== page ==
Prominent leaders of the religious freedom movement introduced an organization they say will work to defend religious liberty and support political candidates at all levels of government who back the free practice of religion.

Charging that religious practice is increasingly threatened by legal maneuvering and public actions that seek to limit the First Amendment's guarantee of religious rights, speakers during an online launch of the organization Jan. 18 called on Americans to join the effort.

Tom Farr, president of the Religious Freedom Institute, said the new organization will be known as the National Committee for Religious Freedom. It is being established as a separate nonprofit organization under the institute.

The arrangement calls for the committee to fall under the Internal Revenue Code as a 501(c)4 social welfare group rather than a nonprofit organization established for religious, charitable, scientific or educational purposes. Contributions to the new organization will not be tax deductible and the committee will not be required to publicly identify donors.

"If religious freedom is diminished and damaged in America, our beloved country will be grievously harmed, but so too will the rest of the world," Farr said during the launch event. "Our nation has built a system of religious freedom that, while never perfect, is unparalleled in the history of mankind. It stands as a guiding light for a world sorely in need of religious freedom."

The idea for the committee originated with Sam Brownback, a Catholic who served as U.S. ambassador-at-large for international religious freedom from 2018 to 2021, Farr said.

Brownback described religious freedom as being "at the heart of America's founding" and that it deserves to be protected for everyone. He said the United States has welcomed people of different faith traditions throughout its history, leading to prosperity and strength through diversity.

"Out of this guaranteed freedom, society flourished. The faithful built schools and hospitals. Great social movements were advanced to feed the poor, provide clean water in destitute places around the world, and combat crimes like slavery and human trafficking," he said.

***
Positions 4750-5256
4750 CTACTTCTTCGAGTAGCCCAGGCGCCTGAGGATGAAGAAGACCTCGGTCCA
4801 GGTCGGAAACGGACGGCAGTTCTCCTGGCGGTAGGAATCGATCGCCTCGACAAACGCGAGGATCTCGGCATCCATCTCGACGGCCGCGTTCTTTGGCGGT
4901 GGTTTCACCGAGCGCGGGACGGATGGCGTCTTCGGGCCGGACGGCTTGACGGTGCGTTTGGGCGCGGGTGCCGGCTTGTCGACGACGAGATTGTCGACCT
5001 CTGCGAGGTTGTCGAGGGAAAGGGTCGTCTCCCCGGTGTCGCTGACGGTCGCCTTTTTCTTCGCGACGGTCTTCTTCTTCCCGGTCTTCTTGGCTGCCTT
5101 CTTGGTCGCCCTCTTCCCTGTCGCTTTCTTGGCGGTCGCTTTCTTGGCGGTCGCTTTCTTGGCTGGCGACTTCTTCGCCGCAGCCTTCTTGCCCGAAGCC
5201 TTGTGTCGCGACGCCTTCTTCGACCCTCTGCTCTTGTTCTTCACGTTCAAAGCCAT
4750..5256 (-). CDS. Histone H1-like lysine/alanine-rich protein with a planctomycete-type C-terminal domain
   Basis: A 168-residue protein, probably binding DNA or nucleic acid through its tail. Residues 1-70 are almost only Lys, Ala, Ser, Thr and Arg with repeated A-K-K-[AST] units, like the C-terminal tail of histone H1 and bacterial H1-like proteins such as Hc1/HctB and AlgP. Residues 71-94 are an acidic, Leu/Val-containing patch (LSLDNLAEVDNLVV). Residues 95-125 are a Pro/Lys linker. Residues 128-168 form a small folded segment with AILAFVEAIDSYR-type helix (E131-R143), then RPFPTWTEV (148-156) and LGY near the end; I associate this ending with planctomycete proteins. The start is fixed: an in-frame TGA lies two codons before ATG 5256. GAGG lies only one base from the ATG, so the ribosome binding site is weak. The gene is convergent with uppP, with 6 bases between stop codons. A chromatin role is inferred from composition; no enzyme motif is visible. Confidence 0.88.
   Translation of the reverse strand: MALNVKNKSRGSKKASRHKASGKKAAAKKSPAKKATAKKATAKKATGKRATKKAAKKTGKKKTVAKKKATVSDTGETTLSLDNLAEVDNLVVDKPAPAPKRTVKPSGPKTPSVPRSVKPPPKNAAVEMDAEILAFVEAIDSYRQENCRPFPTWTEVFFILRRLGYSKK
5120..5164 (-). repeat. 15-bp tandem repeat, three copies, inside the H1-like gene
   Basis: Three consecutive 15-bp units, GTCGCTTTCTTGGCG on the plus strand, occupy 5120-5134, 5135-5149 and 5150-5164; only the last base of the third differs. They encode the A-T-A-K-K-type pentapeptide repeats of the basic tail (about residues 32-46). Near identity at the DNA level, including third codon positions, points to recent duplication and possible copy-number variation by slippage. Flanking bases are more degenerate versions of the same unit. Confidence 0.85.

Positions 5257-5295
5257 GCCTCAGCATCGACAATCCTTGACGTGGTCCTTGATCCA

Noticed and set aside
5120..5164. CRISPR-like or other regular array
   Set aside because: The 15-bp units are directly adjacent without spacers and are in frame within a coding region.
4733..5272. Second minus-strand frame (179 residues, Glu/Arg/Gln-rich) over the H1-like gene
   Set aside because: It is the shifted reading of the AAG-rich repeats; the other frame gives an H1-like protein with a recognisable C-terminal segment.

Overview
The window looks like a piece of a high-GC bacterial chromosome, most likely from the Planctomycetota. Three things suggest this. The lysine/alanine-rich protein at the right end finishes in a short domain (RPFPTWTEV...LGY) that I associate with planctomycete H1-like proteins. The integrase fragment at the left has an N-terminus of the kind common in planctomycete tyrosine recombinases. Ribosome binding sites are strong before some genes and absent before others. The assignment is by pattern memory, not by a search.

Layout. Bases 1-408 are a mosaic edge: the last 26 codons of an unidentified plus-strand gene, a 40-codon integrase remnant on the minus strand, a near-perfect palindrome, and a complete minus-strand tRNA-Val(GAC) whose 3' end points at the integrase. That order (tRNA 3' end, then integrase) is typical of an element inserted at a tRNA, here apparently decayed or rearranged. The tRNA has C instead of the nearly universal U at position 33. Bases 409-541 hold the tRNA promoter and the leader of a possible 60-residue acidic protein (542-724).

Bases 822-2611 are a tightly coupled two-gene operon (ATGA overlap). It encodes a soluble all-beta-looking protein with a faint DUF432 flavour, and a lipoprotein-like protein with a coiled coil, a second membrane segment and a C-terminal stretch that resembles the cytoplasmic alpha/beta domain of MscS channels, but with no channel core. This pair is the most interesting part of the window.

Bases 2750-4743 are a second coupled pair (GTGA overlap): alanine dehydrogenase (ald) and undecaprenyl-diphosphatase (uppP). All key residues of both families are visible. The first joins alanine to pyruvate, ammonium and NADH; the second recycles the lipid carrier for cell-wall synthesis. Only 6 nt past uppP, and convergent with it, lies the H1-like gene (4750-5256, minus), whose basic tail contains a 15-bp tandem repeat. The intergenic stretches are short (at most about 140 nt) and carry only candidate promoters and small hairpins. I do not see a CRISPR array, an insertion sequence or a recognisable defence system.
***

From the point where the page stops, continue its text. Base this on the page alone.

However, Brownback expressed concern that religious freedom in the U.S. is eroding, sending a warning sign around the world to political leaders who would take steps to restrict religious practice elsewhere.

"America is the cornerstone nation for this foundational human right. Any loss of religious freedom here has an exponential effect overseas," he said.

Christian, Muslim and Jewish religious leaders joined the online event through in-person presentations at the institute's Washington offices and in recorded statements submitted for the announcement. They warned of cultural and political forces for driving the rise of "secular laicism."

Among those, Cardinal Timothy M. Dolan of New York, chairman of the U.S. bishops' Committee for Religious Liberty, said in a prerecorded message that at times it appears that religious freedom, which he described as "the first freedom" written into the First Amendment of the Bill of Rights, has become "one of the very last freedoms" as it continues to be challenged.

"Religious freedom belongs to everybody," the cardinal said. "It's a right that everyone of us possesses in full measure. This organization is rightly dedicated to vibrant religious freedom for everybody."

One of two women who joined the program, Neydy Casilla, vice president of international affairs at Concerned Women for America, said it was "dangerous" to remain silent as religious liberty declines. The government has an obligation, she said to protect religious practice in all its forms.

"It is time for us to restore religious freedom as a fundamental right," she said.

Echoing such concerns, Frank Wolf, a former member of Congress, said religious freedom goes beyond being a cultural or "political good."

"Religious freedom protects all other freedoms. It guards against misuse of authority by the state or restrictions demanded by aggressive or vocal minorities or majorities. Religious liberty was hard won in the past and can get easily lost," Wolf said.

The committee's early efforts will focus on forming chapters in all 50 states, explained Shawn Woo, who has been named its executive director.

The campaign also is asking supporters to sign a pledge committing to protect religious freedom. The pledge is on the committee website at